Un-Made-Up Pamela Anderson Hits Pandora Home Run

Thanks to new approaches in marketing, Pandora’s fourth-quarter sales exceeded expectations, with organic sales growing 12% to $1.58 billion. Sales in the U.S. rose 10%.

The world’s largest jewelry brand says those gains will lift its full-year results by 8%. And despite a flat year for jewelry overall, it gained market share.

“We are very pleased with our results across the peak trading season and how we closed 2023,” said Alexander Lacik, president and CEO, in the company's announcement.

Sales of Pandora Lab Grown Diamonds soared 83%, driven by the success of “Diamonds for All,” the campaign it launched last fall. With the intention of “democratizing diamonds,” ads star a fresh-faced Pamela Anderson. Vogue stylist Grace Coddington and actor Amita Suman also appear in the ads.



The campaign aimed to shake new sparkle into consumer perceptions of lab-grown diamonds, introducing three new collections, with some items priced as low as $290. Many are made using recycled silver and gold.

“We want more people to experience the power and beauty of lab-grown diamonds for every day, in classic diamond settings and some that are unexpected,” said Pandora's creative director when it first announced the new campaign.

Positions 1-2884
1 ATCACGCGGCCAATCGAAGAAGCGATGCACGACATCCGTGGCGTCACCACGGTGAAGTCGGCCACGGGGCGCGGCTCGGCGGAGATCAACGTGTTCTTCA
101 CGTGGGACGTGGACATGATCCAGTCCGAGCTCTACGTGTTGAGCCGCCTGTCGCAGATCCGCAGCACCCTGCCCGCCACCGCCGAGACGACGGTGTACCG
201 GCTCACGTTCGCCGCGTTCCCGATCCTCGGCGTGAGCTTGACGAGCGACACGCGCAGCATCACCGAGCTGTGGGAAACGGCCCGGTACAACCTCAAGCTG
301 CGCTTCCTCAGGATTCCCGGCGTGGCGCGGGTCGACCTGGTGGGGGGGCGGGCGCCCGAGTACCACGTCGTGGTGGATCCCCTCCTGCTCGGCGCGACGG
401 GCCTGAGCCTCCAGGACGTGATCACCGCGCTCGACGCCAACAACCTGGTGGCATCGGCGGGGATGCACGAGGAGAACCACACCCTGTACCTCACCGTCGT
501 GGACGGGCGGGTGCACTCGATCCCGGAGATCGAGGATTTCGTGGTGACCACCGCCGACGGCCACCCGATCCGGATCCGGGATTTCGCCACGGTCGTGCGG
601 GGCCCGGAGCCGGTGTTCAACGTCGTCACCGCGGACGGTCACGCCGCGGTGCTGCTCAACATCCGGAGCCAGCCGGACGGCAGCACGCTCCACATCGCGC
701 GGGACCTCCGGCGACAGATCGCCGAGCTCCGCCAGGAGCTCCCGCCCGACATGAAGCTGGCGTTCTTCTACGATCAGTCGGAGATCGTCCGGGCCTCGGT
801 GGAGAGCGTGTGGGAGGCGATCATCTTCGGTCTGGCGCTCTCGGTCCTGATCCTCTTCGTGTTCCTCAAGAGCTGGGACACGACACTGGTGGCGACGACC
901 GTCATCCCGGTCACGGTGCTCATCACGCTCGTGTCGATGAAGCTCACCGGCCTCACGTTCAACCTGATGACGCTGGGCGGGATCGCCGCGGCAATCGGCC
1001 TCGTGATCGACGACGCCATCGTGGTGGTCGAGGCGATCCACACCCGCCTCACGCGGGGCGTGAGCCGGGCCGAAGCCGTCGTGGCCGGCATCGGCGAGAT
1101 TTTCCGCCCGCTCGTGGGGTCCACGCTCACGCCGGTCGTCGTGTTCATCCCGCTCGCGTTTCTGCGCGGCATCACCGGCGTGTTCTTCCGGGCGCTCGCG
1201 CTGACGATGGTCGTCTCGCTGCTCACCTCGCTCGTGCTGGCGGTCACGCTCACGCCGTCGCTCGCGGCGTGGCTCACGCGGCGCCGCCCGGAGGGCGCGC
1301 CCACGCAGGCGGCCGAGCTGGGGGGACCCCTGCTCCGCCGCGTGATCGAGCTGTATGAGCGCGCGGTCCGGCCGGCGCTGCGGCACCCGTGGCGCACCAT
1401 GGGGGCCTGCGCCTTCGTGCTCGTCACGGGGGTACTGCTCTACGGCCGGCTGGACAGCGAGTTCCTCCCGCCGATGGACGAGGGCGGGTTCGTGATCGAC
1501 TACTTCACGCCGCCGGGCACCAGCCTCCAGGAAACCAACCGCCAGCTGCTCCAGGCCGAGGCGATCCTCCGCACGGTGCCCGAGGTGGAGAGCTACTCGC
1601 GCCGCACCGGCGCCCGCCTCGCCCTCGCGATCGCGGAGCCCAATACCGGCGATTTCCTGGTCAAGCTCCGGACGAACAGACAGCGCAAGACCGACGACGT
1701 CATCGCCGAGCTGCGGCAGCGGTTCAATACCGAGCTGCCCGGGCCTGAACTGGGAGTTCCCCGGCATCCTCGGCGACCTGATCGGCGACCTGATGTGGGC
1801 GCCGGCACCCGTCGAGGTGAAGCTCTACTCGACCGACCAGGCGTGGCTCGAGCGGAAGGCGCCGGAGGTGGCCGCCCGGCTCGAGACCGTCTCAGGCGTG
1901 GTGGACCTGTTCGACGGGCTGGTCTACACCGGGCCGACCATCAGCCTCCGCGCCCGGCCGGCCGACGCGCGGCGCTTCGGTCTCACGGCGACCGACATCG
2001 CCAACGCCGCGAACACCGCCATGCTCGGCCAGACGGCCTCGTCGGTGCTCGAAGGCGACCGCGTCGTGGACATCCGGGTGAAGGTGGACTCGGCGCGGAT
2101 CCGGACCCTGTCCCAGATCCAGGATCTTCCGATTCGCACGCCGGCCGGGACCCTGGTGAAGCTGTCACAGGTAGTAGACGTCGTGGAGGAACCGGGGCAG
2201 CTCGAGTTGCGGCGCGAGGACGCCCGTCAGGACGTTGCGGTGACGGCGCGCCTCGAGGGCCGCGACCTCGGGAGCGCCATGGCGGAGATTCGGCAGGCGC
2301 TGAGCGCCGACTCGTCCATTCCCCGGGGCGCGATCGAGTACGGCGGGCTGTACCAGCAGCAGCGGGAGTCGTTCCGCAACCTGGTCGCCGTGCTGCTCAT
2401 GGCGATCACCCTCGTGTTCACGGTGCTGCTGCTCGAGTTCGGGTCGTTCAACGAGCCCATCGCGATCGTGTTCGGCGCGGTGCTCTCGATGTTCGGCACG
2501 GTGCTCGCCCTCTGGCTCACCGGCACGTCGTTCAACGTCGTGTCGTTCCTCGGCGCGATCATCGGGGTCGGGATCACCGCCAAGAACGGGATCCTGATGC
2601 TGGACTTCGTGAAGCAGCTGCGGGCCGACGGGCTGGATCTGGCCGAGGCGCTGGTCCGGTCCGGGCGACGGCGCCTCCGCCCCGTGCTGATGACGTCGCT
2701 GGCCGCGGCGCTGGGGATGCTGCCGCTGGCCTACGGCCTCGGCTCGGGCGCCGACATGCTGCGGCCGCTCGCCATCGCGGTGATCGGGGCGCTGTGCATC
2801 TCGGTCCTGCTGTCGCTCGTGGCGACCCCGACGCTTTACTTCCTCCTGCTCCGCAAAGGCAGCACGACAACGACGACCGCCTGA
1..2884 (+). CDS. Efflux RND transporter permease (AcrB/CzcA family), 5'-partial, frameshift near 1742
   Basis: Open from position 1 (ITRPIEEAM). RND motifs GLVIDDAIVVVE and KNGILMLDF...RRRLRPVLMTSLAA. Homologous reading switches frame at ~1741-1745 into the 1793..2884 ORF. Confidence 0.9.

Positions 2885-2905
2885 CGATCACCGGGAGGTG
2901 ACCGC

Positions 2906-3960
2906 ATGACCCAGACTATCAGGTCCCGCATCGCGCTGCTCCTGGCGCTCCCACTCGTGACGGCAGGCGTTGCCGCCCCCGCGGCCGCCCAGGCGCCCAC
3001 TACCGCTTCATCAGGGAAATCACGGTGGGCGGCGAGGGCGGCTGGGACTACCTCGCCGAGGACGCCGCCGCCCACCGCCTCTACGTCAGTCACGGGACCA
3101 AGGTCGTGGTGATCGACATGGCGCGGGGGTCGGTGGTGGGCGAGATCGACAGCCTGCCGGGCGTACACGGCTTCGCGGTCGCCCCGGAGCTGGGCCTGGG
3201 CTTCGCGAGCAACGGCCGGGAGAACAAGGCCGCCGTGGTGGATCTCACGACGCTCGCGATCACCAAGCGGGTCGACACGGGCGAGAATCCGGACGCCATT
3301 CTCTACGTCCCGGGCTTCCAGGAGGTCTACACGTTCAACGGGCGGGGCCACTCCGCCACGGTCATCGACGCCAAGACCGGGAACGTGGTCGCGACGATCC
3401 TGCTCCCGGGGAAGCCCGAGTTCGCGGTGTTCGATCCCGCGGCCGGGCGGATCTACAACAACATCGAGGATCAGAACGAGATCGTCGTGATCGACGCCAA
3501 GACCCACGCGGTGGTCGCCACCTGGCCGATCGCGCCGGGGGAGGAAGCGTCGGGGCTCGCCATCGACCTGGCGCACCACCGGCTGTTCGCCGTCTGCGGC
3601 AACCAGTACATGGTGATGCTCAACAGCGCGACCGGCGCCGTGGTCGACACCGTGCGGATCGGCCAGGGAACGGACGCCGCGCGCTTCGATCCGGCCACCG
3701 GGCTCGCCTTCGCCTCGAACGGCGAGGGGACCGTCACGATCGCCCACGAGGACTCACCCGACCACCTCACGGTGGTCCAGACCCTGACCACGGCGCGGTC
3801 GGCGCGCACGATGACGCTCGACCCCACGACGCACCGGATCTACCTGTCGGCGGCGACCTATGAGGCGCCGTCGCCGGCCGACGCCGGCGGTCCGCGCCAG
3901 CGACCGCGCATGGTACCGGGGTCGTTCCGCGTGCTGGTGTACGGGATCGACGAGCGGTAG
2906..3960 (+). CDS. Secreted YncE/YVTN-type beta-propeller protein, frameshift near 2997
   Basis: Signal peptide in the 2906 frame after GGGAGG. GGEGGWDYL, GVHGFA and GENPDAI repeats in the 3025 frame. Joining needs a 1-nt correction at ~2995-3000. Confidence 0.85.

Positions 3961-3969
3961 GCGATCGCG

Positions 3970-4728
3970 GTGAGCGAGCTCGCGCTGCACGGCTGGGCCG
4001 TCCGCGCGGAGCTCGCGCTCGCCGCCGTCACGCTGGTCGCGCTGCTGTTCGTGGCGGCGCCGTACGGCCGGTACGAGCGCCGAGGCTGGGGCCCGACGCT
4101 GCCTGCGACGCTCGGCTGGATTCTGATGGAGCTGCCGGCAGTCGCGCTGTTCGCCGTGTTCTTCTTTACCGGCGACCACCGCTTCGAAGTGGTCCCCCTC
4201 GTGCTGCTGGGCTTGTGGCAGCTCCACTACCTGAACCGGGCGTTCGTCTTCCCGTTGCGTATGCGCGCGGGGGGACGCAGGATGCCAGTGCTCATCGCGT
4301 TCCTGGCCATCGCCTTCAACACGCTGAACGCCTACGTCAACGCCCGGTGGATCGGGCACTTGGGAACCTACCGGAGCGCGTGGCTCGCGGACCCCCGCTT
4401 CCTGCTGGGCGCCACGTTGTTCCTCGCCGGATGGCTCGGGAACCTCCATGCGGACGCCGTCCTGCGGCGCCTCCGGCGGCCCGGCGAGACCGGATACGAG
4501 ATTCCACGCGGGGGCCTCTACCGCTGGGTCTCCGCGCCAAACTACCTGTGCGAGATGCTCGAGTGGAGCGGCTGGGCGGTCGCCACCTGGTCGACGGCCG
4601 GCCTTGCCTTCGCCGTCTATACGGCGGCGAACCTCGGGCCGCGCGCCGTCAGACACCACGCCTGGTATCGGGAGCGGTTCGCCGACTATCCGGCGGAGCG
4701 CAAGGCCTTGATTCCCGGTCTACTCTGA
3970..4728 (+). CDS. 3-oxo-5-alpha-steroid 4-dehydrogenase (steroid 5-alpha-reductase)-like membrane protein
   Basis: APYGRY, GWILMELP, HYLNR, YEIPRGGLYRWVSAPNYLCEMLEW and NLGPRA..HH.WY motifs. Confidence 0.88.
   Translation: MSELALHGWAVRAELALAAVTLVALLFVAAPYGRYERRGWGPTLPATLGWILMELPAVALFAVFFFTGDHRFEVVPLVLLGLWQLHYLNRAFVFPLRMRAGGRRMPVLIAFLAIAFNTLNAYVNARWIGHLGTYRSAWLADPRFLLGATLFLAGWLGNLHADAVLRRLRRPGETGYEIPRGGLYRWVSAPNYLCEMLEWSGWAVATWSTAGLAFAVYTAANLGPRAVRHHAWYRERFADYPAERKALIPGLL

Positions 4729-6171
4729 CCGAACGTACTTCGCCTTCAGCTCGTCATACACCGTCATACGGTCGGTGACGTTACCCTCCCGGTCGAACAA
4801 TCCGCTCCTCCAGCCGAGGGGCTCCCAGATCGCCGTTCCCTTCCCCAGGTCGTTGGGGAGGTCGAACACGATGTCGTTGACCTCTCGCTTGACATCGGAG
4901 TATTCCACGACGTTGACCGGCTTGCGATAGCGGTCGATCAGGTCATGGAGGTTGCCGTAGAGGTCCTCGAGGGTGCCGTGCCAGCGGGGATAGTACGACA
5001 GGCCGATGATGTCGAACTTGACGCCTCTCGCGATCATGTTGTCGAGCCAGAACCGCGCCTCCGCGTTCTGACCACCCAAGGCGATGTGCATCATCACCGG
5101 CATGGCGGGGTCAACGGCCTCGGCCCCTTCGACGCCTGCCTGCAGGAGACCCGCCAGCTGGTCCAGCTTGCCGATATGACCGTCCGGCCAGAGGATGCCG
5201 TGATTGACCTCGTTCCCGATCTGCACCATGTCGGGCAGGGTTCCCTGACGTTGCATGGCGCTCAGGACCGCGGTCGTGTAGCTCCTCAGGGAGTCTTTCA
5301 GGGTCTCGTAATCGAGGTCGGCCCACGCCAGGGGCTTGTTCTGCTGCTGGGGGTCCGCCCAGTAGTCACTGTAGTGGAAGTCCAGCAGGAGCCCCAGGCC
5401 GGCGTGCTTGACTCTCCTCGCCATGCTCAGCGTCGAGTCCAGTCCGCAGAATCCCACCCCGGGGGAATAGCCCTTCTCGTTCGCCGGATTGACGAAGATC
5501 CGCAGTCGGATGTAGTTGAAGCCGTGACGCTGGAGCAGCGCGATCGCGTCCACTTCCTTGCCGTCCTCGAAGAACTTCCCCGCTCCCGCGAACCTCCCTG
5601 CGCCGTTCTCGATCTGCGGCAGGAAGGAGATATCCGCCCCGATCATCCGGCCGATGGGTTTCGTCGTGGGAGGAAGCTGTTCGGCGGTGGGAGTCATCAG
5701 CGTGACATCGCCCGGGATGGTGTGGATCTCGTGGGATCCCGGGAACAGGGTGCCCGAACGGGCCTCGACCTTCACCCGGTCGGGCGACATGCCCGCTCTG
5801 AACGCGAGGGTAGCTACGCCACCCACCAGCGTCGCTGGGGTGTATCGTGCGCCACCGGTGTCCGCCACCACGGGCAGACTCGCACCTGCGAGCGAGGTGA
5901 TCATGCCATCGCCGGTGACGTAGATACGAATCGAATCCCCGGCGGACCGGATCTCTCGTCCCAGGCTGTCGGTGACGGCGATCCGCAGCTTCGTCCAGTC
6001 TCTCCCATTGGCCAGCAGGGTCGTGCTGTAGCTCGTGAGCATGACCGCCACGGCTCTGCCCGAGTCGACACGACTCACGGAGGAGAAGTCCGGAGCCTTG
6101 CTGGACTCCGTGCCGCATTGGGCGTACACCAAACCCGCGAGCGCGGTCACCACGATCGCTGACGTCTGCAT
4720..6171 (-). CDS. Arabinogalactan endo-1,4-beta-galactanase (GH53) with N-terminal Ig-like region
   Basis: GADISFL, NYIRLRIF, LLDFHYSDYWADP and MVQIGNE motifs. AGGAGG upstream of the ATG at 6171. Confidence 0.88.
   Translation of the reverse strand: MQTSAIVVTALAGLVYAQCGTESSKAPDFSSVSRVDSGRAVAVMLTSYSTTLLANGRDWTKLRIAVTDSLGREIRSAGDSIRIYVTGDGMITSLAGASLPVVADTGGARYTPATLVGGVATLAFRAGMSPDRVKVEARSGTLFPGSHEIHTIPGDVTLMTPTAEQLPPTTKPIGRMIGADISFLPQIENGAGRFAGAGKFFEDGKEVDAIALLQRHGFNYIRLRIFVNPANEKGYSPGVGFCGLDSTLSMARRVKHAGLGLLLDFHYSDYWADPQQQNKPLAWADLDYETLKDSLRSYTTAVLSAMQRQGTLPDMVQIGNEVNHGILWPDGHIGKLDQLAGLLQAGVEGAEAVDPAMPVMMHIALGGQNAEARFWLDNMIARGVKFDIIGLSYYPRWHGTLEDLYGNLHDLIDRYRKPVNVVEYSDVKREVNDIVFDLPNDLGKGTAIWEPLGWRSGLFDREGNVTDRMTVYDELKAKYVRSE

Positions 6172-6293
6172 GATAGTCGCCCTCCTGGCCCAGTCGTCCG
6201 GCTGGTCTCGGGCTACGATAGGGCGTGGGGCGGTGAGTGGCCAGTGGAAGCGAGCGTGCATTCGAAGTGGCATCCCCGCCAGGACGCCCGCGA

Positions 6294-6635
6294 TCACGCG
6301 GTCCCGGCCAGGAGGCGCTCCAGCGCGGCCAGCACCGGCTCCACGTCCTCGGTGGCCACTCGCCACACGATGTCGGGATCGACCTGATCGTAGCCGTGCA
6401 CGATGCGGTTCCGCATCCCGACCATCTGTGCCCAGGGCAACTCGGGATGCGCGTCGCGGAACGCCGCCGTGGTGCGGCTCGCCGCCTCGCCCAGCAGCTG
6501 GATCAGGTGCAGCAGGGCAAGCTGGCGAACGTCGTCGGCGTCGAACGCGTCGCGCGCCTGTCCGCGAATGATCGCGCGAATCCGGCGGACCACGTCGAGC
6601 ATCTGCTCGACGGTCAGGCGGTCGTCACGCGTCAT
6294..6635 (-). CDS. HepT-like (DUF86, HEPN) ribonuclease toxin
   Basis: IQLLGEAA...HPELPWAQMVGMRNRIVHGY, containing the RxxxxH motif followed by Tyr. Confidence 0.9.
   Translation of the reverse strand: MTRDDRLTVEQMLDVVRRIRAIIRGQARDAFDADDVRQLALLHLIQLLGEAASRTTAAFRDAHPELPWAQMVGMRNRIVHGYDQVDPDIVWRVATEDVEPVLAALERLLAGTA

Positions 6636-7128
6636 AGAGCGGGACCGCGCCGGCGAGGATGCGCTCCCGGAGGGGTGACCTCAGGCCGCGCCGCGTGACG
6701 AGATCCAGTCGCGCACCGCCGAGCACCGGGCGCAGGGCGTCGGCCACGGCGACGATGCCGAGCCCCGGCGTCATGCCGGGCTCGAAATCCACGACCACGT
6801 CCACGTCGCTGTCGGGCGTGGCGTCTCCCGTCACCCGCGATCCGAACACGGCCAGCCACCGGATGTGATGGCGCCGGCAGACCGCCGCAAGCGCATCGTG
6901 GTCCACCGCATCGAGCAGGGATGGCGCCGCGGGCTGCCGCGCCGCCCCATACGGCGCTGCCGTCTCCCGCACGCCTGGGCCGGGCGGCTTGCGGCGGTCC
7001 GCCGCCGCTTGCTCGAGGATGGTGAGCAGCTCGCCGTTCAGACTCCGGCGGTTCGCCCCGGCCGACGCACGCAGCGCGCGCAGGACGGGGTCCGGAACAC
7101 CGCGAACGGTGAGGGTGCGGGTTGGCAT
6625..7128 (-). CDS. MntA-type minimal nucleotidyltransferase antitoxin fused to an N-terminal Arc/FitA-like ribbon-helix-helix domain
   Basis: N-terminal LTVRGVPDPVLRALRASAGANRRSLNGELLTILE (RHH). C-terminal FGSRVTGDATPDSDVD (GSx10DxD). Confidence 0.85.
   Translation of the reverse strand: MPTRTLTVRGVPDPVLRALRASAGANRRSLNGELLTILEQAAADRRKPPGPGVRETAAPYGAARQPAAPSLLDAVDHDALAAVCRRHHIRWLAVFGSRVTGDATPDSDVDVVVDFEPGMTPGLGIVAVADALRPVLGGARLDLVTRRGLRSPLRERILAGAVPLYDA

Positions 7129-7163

Shot by photographer Mario Sorrenti and director Gordon von Steiner, the company's goal was to help people reimagine diamond traditions. “Our diamonds are not for the few, for a once-in-a-lifetime occasion, or only for giving. They represent personal meaning that each of us can create.” 

The company has 2,500 stores worldwide, with the U.S. its largest market.

Pandora’s results are awe-inspiring, given the poor results of the overall jewelry industry. Despite relatively robust overall spending, with Mastercard SpendingPulse reporting a 3.1% increase in holiday retail results, jewelry was a soft spot. It estimates that jewelry suffered the worst performance, with sales dipping 2%.

Last month, Signet Jewelers, owners of Zales, Kay and Jared, reported a 12% decline in its third-quarter sales to $1.4 billion, with sales in North America notching the most significant drop. And it predicted further declines in the current quarter.

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